The culture of the United Kingdom has been influenced by many factors including: the nation's island status; its history as a western liberal democracy and a major power; as well as being a political union of four countries with each preserving elements of distinctive traditions, customs and symbolism. As a result of the British Empire, British influence can be observed in the language, culture and legal systems of many of its former colonies including Australia, Canada, India, Ireland, New Zealand, South Africa and the United States. The substantial cultural influence of the United Kingdom has led it to be described as a "cultural superpower”
The UK is a diverse country and apart from the British food, one is bound to find different meals from different races and cultures while staying in the UK. The British for example have traditional dishes such as roast beef, shepherd’s pie, Haggis, afternoon teas and the famous fish and chips. British cuisine has traditionally been limited in its international recognition to the full breakfast, fish and chips, and the Christmas dinner. Other famous British dishes include the Sunday roast, steak and kidney pie, shepherd's pie, and bangers and mash. British cuisine has many regional varieties within the broader categories of English, Scottish and Welsh cuisine. Each have developed their own regional or local dishes, many of which are geographically indicated foods such as Cornish pasties, the Yorkshire pudding, Cumberland Sausage, ArbroathSmokie, and Welsh cakes.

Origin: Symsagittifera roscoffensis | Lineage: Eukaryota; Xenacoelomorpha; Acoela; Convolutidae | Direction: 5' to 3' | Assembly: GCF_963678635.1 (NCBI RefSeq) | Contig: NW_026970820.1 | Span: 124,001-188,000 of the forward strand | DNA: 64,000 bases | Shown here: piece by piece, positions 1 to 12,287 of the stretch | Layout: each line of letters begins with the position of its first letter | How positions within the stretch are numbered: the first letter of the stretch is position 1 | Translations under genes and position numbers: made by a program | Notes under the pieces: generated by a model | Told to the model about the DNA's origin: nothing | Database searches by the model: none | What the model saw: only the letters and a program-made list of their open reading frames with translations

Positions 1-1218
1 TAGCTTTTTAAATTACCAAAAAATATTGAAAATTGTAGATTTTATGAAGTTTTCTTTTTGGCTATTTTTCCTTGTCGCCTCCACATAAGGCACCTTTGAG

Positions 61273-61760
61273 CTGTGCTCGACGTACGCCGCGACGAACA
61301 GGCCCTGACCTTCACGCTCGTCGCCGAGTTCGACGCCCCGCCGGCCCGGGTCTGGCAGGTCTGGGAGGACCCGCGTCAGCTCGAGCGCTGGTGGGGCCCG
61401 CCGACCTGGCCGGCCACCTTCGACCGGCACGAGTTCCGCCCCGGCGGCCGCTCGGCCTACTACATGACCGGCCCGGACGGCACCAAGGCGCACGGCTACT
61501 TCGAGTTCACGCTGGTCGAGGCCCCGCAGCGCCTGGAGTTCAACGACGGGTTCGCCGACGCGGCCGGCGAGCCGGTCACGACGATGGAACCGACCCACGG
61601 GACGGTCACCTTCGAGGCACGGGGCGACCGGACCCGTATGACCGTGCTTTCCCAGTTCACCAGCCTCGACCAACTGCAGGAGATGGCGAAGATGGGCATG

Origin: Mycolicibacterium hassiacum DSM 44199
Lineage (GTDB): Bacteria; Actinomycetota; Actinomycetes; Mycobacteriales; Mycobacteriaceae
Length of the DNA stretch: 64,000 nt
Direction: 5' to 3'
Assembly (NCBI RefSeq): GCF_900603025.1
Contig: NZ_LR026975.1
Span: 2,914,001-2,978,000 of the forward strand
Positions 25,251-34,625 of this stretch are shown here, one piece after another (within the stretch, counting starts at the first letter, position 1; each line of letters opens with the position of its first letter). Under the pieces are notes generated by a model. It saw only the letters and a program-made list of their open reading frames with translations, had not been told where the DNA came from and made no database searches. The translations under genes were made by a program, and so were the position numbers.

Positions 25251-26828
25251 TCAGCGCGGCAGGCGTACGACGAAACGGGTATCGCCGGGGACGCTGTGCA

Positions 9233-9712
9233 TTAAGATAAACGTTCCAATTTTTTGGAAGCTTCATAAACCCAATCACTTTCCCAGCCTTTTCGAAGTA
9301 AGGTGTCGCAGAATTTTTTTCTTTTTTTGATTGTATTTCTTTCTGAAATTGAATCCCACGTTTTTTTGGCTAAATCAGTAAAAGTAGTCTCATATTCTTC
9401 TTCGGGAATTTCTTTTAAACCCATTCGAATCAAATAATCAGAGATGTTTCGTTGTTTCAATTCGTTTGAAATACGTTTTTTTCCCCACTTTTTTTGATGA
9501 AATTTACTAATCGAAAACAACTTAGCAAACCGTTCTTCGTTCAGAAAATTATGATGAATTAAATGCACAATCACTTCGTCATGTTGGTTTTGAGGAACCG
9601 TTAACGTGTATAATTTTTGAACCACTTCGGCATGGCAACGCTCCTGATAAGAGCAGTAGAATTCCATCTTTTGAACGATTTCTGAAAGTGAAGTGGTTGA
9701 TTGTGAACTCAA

For international students, stores where local food is sold are available in most regions in the UK due to the number of Nigerians/Africans that are in the UK but they can be very expensive.
Taxi as means of getting about can be very costly to use. In London there is a minimum fare of £2.40 at all times. The fare is based on time of day, distance travelled and time taken. Fares elsewhere will vary from place to place; a typical price per mile is about £1.25. Fares and any extra charges are always displayed on the meter next to the driver. Fares are more expensive in the evenings, at weekends and during public holidays. It is comfortable but costly!